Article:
Part 1, Note 18

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Winkler, ed., Manuscript Letters and Documents of Early Texians 1821-1845, pp. 16-17, 23-25; "Reminiscences of Capt. Jesse Burnam" The Quarterly of the Texas State Historical Association, vol. 5, no. 1, July 1901, pp. 15-16; Kuykendall, "Reminiscences of Early Texans," The Quarterly of the Texas State Historical Association, vol. 6, no. 3, January 1903, pp. 247-248, vol. 7, no. 1, July 1903, pp. 30-31, 47-48; Dewees, Letters from an Early Settler of Texas, pp. 37-40; The Reminiscences of T. J. Williams, The Center for American History, University of Texas, Austin. Dan Kilgore, in his excellent little book, A Ranger Legacy (Austin: Madrona Press, 1973), contended that Brotherton was on his way to the settlement from San Antonio with the rifle that had been taken from the suspects in the Thomas Rogers murder case when confronted by the Indians, and concluded that it was Rogers' rifle that he turned over to the Indians. Certainly the timing is correct, for Brotherton did bring the rifle to the settlement some time between January 31 and March 5, 1823. However, to get to the mouth of Skull Creek, where the conflict with the Indians occurred, Brotherton would have had to go several miles past where the settlements on the Colorado are presumed to have been. Secondly, it is quite clear that the Indians had taken the rifle from Brotherton when he first encountered them. If the rifle was indeed Rogers', then it was state's evidence in a murder case, and the fact that the Indians had seized it would have been some justification for the attack that retrieved it. Yet none of the accounts of the battle mention the rifle.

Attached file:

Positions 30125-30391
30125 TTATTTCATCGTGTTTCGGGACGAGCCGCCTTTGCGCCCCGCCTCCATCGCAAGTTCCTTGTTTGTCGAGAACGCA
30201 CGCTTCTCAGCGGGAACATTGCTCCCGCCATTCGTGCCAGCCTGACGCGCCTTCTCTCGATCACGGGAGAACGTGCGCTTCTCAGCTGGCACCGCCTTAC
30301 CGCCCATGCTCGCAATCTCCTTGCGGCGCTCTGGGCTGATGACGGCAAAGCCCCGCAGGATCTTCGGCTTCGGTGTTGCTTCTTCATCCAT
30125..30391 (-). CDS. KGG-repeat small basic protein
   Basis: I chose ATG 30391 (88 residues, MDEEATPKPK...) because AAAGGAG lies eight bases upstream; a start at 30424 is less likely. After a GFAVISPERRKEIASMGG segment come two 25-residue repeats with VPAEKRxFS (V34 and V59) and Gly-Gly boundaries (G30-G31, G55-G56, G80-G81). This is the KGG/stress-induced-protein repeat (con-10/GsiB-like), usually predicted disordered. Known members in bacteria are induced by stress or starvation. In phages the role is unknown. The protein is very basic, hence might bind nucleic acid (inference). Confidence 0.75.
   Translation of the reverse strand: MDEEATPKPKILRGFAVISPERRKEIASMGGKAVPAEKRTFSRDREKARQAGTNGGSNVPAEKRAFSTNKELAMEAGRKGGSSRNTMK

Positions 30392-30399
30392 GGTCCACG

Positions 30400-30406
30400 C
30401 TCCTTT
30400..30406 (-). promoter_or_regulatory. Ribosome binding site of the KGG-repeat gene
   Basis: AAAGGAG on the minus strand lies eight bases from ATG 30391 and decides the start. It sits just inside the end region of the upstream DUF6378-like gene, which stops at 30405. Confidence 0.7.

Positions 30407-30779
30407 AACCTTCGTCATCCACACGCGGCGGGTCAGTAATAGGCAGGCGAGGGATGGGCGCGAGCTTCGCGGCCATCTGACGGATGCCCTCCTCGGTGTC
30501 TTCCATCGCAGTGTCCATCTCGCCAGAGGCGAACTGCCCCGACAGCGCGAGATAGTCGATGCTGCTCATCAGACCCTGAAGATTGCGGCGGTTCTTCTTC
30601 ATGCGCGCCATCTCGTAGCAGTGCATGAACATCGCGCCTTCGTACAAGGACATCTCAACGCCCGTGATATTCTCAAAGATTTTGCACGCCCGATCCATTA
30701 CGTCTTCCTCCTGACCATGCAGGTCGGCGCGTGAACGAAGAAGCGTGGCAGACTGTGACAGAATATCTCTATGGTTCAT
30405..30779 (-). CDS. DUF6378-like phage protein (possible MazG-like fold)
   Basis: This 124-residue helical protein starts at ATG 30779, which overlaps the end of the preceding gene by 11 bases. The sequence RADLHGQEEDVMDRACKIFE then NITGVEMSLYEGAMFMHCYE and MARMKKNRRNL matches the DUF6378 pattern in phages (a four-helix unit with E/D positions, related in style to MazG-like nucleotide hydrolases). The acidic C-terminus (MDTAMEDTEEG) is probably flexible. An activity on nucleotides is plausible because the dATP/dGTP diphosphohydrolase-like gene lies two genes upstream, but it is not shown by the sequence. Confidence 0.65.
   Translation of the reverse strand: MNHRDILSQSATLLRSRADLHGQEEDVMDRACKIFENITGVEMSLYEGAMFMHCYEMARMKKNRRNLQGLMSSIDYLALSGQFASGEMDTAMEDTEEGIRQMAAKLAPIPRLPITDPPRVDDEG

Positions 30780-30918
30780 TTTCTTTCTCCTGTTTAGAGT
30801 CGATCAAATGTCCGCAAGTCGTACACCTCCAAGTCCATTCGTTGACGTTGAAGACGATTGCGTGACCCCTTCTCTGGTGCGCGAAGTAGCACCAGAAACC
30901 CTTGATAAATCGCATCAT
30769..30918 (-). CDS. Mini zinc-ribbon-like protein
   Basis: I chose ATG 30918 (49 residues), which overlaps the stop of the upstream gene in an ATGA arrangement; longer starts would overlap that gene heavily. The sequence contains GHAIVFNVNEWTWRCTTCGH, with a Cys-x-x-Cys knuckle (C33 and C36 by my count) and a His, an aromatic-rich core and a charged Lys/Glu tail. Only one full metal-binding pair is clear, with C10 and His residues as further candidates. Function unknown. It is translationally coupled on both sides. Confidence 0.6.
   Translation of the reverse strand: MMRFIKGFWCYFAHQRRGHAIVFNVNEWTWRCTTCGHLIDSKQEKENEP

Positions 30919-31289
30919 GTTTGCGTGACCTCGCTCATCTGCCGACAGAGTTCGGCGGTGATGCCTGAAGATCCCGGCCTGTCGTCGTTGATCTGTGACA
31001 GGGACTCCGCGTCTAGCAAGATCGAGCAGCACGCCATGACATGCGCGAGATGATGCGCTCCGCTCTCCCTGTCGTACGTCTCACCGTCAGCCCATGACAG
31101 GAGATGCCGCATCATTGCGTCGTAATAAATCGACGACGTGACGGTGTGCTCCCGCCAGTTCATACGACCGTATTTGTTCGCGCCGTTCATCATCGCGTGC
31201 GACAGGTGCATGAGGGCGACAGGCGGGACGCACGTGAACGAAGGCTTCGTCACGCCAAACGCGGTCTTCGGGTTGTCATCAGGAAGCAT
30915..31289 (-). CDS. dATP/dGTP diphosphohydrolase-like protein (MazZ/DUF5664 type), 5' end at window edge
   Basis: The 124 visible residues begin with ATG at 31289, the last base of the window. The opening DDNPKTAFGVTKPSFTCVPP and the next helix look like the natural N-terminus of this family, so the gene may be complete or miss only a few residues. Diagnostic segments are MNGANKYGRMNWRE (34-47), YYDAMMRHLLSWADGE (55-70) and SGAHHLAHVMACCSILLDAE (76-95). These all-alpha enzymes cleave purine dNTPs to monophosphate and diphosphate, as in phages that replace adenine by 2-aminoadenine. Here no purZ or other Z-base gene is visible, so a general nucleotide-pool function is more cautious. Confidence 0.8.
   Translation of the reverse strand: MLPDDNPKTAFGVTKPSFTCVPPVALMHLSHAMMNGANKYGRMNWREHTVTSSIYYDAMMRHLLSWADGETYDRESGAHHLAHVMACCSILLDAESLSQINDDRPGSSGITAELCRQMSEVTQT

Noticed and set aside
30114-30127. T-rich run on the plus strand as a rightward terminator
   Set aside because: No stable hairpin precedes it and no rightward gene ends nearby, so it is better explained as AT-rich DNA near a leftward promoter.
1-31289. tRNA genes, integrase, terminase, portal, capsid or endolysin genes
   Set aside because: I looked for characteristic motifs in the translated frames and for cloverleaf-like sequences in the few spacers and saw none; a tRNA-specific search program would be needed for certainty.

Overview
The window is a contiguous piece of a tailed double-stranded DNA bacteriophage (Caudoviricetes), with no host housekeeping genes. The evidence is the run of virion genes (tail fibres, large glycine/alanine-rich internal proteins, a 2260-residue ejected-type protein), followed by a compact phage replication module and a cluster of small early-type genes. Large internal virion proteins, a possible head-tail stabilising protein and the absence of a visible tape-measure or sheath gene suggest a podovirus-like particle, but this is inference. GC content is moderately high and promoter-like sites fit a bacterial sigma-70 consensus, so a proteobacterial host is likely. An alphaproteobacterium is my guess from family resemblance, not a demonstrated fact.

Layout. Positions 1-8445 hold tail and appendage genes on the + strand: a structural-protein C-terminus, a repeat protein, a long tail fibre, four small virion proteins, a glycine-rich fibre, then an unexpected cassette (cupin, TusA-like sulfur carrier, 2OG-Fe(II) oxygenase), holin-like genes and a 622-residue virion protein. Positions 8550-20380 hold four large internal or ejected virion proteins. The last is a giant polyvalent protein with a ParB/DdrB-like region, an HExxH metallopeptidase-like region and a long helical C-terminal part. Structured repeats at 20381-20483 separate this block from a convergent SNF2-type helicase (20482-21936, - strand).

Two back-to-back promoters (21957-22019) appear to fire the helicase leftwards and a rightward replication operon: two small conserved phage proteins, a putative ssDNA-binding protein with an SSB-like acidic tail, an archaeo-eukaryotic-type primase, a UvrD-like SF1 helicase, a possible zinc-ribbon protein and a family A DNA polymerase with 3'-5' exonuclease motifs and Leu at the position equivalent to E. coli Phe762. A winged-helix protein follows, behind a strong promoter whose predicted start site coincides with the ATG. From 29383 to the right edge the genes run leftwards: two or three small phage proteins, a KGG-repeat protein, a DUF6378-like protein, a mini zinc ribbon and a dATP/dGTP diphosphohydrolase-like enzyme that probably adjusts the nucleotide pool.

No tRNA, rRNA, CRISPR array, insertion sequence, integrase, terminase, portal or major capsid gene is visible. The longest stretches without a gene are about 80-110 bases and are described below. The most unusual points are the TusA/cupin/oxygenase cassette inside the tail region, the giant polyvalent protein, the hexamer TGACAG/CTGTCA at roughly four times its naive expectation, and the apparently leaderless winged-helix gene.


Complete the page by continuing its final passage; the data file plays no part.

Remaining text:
On May 29, 1878, the Daily Democratic Statesman published a brief article about Jesse Burnam. The article stated that "He says the best sport he ever had was shooting Indians, men, women and children, while they were crossing a stream which was waist deep. A camp of them had been routed, and he had taken a favorable position, armed with a double-barrel gun and two pistols, to shoot them as they crossed the stream; and, to use his own words, 'he shot Indians until he was tired of it.' When asked how many of them he killed, he replied 'God Almighty only knows.'" Likely, Burnam was recalling the incident at Skull Creek in 1823.